Likewise, a healthy corporate balance sheet and a still high personal savings rate (although well below the peak seen during the pandemic) are likely to disguise the fact that the finances of many firms and many people are not so secure. Indeed, the latter may also help explain the recent softness in consumer confidence (even before the Ukraine conflict), as energy prices rose and as there has been increased focus on the imminent cost of living squeeze.
Underlying private sector regular pay is growing by around 4% to 4.5%, according to the Bank, and while this is higher than pre-pandemic, when it was 3% to 3.5%, it is dwarfed by the rise in the annual rate of inflation, which reached 5.5% in January. Inflation has been rising for some time, and well before the conflict.
The latest guesstimate from the Bank of England is that inflation will rise to around 6% in February and March, and then to around 8% in April, remaining close to that in following months, but even the Bank now acknowledges that it could rise further later this year.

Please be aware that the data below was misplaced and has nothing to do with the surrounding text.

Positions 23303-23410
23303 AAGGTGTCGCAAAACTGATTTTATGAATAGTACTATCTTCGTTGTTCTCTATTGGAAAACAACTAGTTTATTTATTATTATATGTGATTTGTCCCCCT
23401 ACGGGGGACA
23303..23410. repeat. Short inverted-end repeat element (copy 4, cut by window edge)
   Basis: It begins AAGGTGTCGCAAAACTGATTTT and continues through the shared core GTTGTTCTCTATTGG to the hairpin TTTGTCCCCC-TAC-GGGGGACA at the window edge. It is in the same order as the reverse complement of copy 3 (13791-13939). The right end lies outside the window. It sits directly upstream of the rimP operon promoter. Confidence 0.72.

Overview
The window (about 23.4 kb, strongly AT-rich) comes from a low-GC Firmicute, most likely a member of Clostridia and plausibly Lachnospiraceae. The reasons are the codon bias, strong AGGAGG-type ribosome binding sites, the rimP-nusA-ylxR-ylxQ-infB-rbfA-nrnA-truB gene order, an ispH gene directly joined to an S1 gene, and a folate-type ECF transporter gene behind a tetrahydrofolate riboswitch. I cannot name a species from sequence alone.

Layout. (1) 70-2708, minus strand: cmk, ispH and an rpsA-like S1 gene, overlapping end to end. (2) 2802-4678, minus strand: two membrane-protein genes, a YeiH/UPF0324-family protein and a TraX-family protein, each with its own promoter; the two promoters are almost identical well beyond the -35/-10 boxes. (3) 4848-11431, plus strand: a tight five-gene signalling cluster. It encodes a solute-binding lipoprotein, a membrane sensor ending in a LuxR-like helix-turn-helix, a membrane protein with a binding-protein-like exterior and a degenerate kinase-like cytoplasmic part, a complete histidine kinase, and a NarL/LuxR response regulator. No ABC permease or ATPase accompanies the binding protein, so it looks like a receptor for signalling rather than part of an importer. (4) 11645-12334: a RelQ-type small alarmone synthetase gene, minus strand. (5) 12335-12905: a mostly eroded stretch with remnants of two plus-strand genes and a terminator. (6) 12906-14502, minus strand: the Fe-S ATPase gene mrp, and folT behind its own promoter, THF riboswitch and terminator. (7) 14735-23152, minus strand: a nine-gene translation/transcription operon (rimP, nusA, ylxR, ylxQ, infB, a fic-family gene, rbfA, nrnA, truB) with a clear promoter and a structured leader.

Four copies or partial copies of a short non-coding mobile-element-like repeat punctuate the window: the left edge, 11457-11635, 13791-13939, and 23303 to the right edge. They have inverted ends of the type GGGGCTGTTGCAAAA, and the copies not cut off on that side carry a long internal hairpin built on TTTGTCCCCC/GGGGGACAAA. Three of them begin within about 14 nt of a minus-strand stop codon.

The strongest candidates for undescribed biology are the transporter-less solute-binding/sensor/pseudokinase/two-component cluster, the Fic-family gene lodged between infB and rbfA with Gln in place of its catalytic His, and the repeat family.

A likely slowdown in growth
The prospect of a slowdown helps explain the market’s reaction to the Bank’s rate hike: bond yields dipped and sterling was weaker. In part this was because the market feared the Bank could be more hawkish in its voting. Last month, the vote was 5-4 to hike rates by 0.25% but four members then wanted to increase by 0.5%. This time the vote was 8-1 to increase rates by 0.25% but the dissenter was in favour of no change in rates.
Sterling’s performance also reflected the market’s concern that tighter monetary and fiscal policy may slow growth, with a weaker pound then having to be the economy’s shock absorber. Unlike the US Federal Reserve, which this week raised rates by 0.25% and then gave a clear direction to the market about future hikes (with another six quarter point moves expected this year), the Bank failed to give clear guidance to the market.
Thus, the market, correctly perhaps, sensed that it was in two minds, with higher inflation now being followed by softer growth, which the Bank expects, alongside an easing of supply-chain pressures, to allow inflation to fall in future years.